Virtual reality education reduces the stress of chest radiography

February 3, 2020

Children who received virtual reality (VR) education before undergoing chest radiography showed lower levels of stress during the procedure than their peers who did not receive the VR exposure, a randomized trial in 99 children found.

Children who received virtual reality (VR) education before undergoing chest radiography showed lower levels of stress during the procedure than their peers who did not receive the VR exposure, a randomized trial in 99 children found.

Participants were divided into a VR group and a control group. Those in the VR group experienced a 360°, 3-dimensional environment featuring a 3-minute video that explained the procedure, took them into a radiography room, showed them how to position themselves in front of a radiography machine, and encouraged taking a deep breath and being cooperative. The control group was given the usual simple verbal instructions for chest radiography.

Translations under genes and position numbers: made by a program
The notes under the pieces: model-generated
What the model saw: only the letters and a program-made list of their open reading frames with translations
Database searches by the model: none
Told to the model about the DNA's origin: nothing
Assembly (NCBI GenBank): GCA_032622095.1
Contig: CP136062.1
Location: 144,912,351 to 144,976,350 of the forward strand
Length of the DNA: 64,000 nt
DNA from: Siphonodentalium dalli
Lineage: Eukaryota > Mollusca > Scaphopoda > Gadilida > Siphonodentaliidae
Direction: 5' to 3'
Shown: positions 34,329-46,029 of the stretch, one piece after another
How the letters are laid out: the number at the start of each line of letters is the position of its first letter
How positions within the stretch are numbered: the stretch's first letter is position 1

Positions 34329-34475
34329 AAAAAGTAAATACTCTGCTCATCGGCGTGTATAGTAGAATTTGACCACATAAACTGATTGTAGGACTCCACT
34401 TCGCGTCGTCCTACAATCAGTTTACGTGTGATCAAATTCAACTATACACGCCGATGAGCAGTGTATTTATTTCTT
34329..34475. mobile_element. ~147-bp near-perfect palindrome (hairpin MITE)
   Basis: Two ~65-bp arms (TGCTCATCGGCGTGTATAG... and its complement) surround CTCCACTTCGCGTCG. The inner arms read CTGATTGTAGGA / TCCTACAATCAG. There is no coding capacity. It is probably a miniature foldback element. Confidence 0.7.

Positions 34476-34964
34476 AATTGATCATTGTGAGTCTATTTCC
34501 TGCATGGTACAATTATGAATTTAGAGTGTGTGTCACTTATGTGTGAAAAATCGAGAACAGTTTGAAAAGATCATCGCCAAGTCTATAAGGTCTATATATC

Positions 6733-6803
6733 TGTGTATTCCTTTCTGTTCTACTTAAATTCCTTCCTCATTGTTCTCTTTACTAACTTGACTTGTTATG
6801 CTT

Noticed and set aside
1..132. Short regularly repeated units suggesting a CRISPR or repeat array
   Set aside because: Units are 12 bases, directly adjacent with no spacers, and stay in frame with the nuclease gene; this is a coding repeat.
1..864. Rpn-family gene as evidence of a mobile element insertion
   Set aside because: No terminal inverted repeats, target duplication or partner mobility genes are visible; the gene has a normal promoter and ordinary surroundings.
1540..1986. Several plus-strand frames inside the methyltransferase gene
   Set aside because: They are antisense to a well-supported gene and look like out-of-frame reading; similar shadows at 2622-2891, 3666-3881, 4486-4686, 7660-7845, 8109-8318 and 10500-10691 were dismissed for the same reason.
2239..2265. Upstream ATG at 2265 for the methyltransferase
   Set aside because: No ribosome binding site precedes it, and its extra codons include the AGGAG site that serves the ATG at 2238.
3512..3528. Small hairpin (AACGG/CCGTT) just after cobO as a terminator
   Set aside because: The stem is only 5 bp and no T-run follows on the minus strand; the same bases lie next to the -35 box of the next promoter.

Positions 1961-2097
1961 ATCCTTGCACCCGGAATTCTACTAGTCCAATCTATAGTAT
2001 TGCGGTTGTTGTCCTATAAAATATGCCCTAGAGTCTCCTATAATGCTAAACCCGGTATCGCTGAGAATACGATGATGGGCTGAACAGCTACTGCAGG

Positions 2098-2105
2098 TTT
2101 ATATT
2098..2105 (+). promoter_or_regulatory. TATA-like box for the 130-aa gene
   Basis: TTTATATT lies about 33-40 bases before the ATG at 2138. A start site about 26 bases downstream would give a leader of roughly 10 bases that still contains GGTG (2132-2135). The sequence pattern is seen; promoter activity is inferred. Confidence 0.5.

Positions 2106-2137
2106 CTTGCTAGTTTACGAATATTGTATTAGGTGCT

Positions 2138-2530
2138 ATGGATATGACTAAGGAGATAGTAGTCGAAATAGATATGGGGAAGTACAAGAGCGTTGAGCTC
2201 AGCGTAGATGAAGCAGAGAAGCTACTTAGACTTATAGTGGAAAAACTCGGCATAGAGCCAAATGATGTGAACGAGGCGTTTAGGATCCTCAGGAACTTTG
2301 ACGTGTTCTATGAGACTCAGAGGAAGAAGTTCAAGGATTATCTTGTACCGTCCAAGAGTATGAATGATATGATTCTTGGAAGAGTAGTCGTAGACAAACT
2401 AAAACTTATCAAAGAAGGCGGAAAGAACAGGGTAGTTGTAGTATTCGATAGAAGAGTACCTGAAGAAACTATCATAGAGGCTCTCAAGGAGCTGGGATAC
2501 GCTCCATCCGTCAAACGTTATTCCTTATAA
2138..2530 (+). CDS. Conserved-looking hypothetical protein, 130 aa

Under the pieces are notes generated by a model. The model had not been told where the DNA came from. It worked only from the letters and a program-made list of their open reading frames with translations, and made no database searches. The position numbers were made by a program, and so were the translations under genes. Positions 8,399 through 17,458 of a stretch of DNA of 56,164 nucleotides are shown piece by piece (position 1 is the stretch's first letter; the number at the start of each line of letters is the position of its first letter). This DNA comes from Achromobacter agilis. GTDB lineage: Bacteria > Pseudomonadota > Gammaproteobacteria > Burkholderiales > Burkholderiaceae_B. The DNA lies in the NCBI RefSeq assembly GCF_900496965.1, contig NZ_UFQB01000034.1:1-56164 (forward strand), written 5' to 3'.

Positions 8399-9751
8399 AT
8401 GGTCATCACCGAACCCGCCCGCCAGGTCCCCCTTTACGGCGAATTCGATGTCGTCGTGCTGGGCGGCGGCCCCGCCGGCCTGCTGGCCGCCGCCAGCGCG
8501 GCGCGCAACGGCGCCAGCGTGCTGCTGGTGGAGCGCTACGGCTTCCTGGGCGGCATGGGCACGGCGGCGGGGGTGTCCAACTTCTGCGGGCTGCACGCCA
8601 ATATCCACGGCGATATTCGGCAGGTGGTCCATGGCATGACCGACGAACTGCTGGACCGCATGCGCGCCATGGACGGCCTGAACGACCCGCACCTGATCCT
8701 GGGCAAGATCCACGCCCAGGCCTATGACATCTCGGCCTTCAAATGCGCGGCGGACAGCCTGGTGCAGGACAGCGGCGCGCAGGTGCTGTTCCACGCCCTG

During the chest radiography, investigators measured children’s stress and anxiety using a scale that assessed behaviors such as crying, clinging, fear, restraint, and screaming. A score of >5 was considered “more distressed” and <5 considered “less distressed.” The number of less-distressed children was significantly higher in the VR group than in the control group (38 vs 26, respectively), and the degree of stress and anxiety in the VR group also was significantly lower. Whereas only 16.3% of the VR group needed parental presence, 36% of the control group expressed this need. Virtual reality education also was associated with improved parental satisfaction and reduced procedural time (Han SH, et al. JAMA Pediatr. 2019:173[11]:1026-1031).

Thoughts from Dr Farber

I chose this study to show that I do not consider all electronics to be bad for children, when used properly. This clever creation is the sort of brief, targeted intervention that can take advantage of the undoubted attraction video has for children.

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